We first featured Ida Byther-Smith in this magazine as our "Positive Profile" in September, 2001. Infected by her husband, who died of AIDS in 1999, she went more than a decade without telling anyone she was infected, or doing anything to protect her health.
"I wouldn't even breathe the word 'AIDS,'" Ida said. "I was afraid I would lose my job if anyone found out I had HIV."
Ida's long years of living in secrecy came to an abrupt end in December, 2000, when she got double pneumonia and spent 18 days in the hospital. She came as close to dying as anyone we've ever written about in this magazine. At one point, her T-cell count was zero, and they gave her drugs through an IV in her chest. "I couldn't stand up," Ida recalls. "I couldn't write my name."
But she came to see her time in the hospital as a turning point, because it forced her to face her HIV infection head-on. "I had 18 days of rebirth in the hospital," Ida says.
She made a remarkable recovery, in part because she is absolutely faithful about taking her medicines. "I don't miss meds," Ida says. "I'm the kind of person, if I make up my mind to take something, I take it 'till the end."
We ran a "Positive Update" on Ida in our June/July issue in 2003. At that time she had already begun volunteering to help others with HIV. "I feel like God spared me for a purpose," Ida said. "There are still a lot of ignorant people. Recently I went to a class, and I used the restroom. Another woman in the group wouldn't go in because I had been in there."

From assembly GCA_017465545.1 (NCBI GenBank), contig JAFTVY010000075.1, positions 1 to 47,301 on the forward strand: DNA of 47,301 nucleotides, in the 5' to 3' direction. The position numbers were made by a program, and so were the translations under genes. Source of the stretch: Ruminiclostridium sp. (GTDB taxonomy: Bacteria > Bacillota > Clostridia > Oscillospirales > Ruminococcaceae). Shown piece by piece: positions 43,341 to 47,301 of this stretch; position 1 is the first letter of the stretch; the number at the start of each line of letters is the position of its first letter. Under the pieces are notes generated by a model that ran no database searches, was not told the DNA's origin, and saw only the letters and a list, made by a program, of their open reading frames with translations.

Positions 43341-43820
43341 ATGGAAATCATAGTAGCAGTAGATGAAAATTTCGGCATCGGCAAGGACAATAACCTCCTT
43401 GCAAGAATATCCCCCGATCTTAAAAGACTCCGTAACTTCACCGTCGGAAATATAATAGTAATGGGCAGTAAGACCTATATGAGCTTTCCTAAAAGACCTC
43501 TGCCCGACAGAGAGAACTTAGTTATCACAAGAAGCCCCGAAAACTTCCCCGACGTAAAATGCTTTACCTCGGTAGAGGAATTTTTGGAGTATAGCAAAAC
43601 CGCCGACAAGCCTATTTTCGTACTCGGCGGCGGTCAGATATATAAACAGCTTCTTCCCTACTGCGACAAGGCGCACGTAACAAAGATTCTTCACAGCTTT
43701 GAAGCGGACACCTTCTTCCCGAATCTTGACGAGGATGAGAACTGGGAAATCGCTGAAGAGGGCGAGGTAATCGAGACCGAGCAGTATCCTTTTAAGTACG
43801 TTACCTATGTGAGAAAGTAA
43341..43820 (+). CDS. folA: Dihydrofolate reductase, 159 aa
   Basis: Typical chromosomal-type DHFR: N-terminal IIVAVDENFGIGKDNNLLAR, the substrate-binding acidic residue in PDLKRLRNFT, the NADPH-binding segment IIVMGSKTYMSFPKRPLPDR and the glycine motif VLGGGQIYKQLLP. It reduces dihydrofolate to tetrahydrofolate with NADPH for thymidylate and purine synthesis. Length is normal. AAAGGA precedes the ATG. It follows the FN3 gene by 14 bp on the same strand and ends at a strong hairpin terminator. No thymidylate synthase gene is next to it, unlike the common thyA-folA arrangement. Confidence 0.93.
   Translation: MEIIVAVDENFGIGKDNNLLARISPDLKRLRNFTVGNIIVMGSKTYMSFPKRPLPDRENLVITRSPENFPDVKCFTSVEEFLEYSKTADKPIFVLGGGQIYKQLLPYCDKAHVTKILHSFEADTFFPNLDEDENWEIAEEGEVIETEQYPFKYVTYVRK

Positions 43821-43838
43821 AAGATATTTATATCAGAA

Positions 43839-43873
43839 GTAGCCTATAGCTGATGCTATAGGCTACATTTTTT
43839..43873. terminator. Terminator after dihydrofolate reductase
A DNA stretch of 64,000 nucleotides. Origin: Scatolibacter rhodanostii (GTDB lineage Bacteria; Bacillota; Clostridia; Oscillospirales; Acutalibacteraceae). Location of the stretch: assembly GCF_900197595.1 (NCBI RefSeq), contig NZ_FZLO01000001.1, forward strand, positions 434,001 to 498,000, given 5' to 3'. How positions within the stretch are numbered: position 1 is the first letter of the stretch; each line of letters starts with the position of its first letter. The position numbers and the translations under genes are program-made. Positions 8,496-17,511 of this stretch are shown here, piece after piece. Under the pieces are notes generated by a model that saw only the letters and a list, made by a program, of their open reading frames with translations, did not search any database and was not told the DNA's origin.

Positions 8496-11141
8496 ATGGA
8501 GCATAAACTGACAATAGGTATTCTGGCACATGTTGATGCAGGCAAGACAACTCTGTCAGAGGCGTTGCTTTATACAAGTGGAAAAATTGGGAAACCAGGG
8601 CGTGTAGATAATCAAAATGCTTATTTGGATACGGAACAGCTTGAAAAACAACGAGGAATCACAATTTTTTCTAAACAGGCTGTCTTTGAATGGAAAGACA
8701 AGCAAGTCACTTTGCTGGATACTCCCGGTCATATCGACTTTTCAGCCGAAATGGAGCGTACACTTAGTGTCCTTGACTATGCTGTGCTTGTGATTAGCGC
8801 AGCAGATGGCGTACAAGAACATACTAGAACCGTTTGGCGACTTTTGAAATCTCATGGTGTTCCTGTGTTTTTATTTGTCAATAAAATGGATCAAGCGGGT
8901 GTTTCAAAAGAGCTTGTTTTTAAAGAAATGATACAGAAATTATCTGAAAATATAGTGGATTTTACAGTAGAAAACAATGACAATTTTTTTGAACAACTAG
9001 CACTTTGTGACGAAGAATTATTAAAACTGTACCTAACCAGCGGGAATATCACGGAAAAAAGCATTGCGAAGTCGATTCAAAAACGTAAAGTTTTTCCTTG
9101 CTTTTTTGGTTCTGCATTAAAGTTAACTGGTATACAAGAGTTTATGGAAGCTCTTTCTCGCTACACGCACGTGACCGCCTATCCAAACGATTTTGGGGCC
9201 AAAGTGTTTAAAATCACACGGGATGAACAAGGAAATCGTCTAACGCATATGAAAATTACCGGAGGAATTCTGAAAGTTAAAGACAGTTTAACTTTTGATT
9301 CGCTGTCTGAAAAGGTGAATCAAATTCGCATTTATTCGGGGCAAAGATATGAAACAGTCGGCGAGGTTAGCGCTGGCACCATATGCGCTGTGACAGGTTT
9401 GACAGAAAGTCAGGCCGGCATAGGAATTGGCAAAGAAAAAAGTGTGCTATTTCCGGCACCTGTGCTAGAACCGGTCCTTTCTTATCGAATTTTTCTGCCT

Ida has been busy since then-and part of her mission is still educating the ignorant, especially in church. "A lot of women in church and a lot of married women look down their nose at people with HIV," Ida says. "I'm a Christian myself, and when Christian people come to me with this garbage, it makes me want to slap somebody!"
Ida has a powerful new outlet to spread the truth about HIV: a radio show that airs every Sunday in Chicago from 3 to 4 pm, on FM 106.3. The name of the show is "Raw Talk."
"People call in and say, 'Don't you think HIV is a curse from God on homosexuals?' I say, 'No! My God hasn't cursed anybody.' They say, 'Don't you think you're going to die?' I tell them, 'Not until my time comes.' People ask me, 'How fast do you tell somebody you have HIV?' I say, 'Right after my name.' They say, 'Aren't you ashamed?' 'I don't have anything to be ashamed of. God took my pain and gave me a ministry.'"
Ida has also written two powerful books about HIV since the last time we talked to her. One is called, "A Woman's Story: Overcoming the Shame of HIV." She co-wrote that book with Annette Y. Fields and Angel D. Jones. She also wrote a novel called, "We're All Connected."
Even more importantly, in 2003, Ida opened Jo-Ray House, a not-for-profit home for men released from corrections with HIV.
"When I started Jo-Ray House, I didn't know what I was doing," Ida says. "But I knew there were people who needed help and weren't getting it. I had a friend-a really nice guy, who had served his country in the military-who committed suicide because he couldn't get services. I knew something had to be done."
Today, Jo-Ray House has expanded to two houses, even though funding is always a problem. "I went out on God's word, and I'm still standing on it," Ida says. "We always find a way."
"I didn't learn to live until I got AIDS," Ida says. "I really believe that God gave me this mission because I have a big mouth, and I'm not afraid."
Copyright 2015, Positive Health Publications, Inc.
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